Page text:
PlayStation 2.

PlayStation 2.

PlayStation 2 (PS2) is a home video game console developed by Sony Computer Entertainment. The PS2 is the successor to the PlayStation 1 and the second in the PlayStation lineup. Released March 4, 2000 in Japan, October 26, 2000 in North America, November 24, 2000 in Europe.

The main competitors of the console were: Sega Dreamcast, Microsoft Xbox, and Nintendo GameCube. All of them represented the sixth generation of video game consoles.

The release of the PS2 game console was announced in 1999. It was the first console in the PS lineup to offer full backward compatibility with PlayStation (both games and the legacy DualShock controller). According to Sony, the PlayStation 2 is the best-selling console of all time, surpassing the Nintendo DS with 155 million confirmed copies.

Since the launch of PS2, over 3,874 games have been developed and over 1.5 billion copies sold. Sony released a lighter and more powerful version of the PS2 console known as the Slimline in 2004, and in 2006 announced and released a successor to the PlayStation 3.

Even with the release of the seventh generation consoles, SonyPlaystation 2 remained a very popular game console and continued to be released until January 4, 2013, when Sony announced that 13 years after the release of the first console, it was stopping their release. The console has the longest life cycle of any console of all time. Despite the discontinuation of the PlayStation 2, games were developed and launched until the end of 2013. [Source 1]



Sony kept all the technical specifications of the PlayStation 2 secret until release, despite the fact that its development began immediately after the release of the PlayStation in late 1994. The console was positioned as a rival to Sega’s Dreamcast (the first sixth generation console), but ultimately the PS2’s main rivals were Nintendo’s GameCube and Microsoft’s Xbox.

The release of the console started in March 2000 in Japan, in October in North America and in November in Europe. Sales of the console, games and accessories reached $ 250 million on the first day, beating Dreamsast’s $ 97 million sales figure. Due to production delays in the Flat Variation – early days, it was difficult to find the console on retail shelves, although purchases of the console continued through online auctions such as eBay, where the console was sometimes priced at over a thousand dollars per console.

After Sony adjusted the production of the set-top box in the required volumes and released the development kits (developer kit), which allowed and greatly facilitated the release of PS2 games from third-party developers, Sega announced that it could not cope with competition with Sony and stopped production of the Dreamcast console after 18 months from the beginning of sales. In 2002, Sony began releasing network adapters for the PS2, which allowed it to compete with the Xbox, where such an option was built in. [Source 2]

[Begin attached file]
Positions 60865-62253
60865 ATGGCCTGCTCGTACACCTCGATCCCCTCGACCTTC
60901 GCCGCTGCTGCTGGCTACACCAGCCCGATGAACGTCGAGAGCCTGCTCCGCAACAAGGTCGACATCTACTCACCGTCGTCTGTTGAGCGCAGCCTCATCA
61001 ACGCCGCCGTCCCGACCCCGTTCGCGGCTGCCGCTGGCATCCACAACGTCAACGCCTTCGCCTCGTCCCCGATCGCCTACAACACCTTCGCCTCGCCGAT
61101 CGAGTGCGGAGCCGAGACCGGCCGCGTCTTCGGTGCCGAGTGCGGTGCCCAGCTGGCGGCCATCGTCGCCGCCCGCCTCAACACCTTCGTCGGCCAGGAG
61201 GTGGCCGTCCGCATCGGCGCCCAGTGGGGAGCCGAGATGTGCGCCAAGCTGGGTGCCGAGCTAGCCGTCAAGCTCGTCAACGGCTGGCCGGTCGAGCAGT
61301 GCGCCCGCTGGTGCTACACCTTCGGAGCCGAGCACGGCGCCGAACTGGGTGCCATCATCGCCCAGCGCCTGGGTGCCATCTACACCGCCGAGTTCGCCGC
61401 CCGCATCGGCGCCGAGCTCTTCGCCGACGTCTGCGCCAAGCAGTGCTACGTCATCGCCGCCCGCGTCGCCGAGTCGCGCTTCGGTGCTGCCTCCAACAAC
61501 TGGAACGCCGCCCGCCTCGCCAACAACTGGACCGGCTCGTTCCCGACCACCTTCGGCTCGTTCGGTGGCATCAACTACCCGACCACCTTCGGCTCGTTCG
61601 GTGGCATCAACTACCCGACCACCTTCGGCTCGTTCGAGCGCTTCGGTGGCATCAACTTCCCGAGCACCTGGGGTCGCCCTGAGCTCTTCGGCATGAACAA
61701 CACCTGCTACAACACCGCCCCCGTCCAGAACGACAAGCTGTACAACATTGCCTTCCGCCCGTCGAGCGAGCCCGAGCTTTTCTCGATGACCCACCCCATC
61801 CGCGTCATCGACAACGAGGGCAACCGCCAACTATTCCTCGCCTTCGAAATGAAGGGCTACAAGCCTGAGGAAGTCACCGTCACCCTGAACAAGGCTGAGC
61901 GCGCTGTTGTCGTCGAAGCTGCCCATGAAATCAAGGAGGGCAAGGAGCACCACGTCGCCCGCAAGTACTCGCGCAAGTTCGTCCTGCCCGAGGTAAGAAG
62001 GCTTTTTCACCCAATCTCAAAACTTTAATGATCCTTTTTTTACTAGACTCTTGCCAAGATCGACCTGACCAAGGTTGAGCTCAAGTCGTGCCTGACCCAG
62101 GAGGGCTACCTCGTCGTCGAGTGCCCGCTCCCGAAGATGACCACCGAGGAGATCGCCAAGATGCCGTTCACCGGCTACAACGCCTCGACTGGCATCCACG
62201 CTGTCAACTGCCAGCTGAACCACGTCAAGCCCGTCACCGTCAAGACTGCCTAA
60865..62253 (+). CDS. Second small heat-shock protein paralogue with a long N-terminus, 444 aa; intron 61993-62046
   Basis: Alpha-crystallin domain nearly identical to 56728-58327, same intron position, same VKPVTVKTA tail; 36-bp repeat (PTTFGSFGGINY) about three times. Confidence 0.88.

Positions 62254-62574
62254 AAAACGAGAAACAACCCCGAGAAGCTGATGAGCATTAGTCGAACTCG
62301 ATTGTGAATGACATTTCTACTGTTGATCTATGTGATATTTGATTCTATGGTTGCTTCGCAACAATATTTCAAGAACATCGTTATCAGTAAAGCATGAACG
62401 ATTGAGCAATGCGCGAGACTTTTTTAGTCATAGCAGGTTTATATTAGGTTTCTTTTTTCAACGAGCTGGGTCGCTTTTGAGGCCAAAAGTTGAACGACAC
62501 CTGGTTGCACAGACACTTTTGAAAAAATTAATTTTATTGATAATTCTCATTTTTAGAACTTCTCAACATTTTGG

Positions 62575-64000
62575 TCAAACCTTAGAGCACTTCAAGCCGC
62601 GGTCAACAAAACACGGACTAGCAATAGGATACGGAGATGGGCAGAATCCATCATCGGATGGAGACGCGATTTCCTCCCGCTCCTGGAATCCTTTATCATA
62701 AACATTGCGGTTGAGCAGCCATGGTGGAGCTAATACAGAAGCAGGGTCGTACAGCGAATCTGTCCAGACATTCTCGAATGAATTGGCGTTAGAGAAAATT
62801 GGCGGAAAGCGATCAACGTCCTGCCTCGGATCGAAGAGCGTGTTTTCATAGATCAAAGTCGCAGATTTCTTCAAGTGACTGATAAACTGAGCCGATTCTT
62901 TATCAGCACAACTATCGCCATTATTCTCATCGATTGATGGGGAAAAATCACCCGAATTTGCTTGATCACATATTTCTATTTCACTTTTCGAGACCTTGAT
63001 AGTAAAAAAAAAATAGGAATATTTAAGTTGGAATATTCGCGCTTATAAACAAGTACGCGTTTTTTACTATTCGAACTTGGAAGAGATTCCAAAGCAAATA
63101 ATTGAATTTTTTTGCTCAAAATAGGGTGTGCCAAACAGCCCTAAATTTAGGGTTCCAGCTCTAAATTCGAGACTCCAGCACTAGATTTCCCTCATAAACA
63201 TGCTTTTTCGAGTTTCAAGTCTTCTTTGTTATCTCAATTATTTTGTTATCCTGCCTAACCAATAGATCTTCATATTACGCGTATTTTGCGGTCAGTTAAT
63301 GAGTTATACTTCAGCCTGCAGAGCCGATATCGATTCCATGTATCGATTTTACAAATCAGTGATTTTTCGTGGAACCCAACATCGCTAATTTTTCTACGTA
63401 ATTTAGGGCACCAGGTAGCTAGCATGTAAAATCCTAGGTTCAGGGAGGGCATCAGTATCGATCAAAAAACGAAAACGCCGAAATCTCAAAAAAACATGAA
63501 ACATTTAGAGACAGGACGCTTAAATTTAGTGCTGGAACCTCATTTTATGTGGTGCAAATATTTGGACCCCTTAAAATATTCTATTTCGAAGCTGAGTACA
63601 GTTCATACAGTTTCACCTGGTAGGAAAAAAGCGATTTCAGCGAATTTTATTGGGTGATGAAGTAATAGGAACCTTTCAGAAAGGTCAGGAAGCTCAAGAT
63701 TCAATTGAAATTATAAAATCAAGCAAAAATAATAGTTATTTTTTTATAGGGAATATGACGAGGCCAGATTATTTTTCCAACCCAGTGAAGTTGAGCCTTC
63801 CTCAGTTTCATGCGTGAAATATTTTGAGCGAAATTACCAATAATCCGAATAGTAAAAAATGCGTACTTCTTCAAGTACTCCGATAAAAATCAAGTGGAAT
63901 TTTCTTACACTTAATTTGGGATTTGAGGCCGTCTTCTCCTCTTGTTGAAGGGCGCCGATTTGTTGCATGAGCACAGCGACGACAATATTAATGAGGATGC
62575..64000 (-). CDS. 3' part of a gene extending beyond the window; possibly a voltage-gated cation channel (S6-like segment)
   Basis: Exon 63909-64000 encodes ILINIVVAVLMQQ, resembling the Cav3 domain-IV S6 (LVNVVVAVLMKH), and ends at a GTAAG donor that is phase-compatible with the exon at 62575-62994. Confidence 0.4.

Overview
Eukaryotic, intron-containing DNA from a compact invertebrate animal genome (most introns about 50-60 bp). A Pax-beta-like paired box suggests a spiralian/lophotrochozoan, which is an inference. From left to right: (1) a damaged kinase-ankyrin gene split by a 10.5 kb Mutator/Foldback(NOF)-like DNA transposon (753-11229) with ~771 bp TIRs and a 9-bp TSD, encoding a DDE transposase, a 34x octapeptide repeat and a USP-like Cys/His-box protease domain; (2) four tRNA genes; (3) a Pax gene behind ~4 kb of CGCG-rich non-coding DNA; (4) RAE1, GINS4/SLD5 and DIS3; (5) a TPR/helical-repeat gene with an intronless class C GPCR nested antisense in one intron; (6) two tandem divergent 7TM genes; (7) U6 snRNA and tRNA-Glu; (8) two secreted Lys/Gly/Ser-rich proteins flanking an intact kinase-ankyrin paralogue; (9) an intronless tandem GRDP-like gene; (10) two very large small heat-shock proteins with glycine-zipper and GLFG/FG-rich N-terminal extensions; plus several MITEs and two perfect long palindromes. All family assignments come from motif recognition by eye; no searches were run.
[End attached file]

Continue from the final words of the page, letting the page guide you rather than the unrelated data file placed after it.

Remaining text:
The PlayStation 2 software was distributed via CD-ROM and DVD-ROM. In addition, the console could play audio CDs and DVD movies. Also, a huge plus of the console is full backward compatibility with PlayStation games and accessories such as memory cards and controllers. The standard size of the PS2 memory card was 8 MB, although the original memory card manufacturers allowed expanding it by more than 8 MB (see figure 1).

The set-top box supported USB and IEEE 1394 (Firewire) expansion ports. Some models supported the installation of a hard drive using a special port (expansion bay) on the console, which made it possible to play some games that were memory-demanding. [Source 3]


Processor: 64-bit “Emotion Engine” @ 294.912 MHz (later 299 MHz), 10.5 million transistors [Source 4] Memory: 32 MB Rambus RDRAM with 3.2 GB / s bandwidth Main processor: 64-bit MIPS R5900 CPU core Floating point coprocessor Vector units: VU0 and VU1, 128-bit at 150 MHz. VU0 is usually used for transforming polygons, physics and other things related to gameplay. VU1 is commonly used for polygon transformations, lighting, and other rendering-related calculations.

Floating point performance: 6.2 gigaflops 3D geometric performance: 36 million polygons per second per VU Compressed image decoder: MPEG-2 Cache: 16 KB for instructions, 8 KB for data 16 KB Image resolution: variable, from 320×240 to 1920x1080i (when connected via a component, but the games themselves are no more than 720x576i, or use the GS Mode Selector to select VGA, Full HD, and other resolutions) Video memory: 4 MB eDRAM with a bandwidth of 48 GB / s. In addition, 32 MB of main memory can be allocated for video memory. Memory bus: 2560-bit – 1024 write, 1024 read, 512 read / write Pixel format: RGB, alpha channel, Z-buffer 2 ports for game controllers 2 slots for memory cards, using MagicGate encryption technology 2 USB 1.1 ports

IEEE-1394a for connecting external peripherals (SCPH-10000 – 3900x only) Infrared remote control port (SCPH-500xx and later) Expansion Bay for 3.5 “HDD and Network Adapter (SCPH-300xx – 500xx models) slot PC Card for Network Adapter (PC Card) and external hard drive (models SCPH-10000, SCPH-15000, SCPH-18000) Supported formats: PS2 CD-ROM, PS1 CD-ROM, Audio CD, PS2 DVD-ROM (4 , 7 GB), Video DVD (4.7 GB), DVD-9 (8.5 GB) The latest models also support DVD RW and DVD-RW [Source 5] (see figure 2).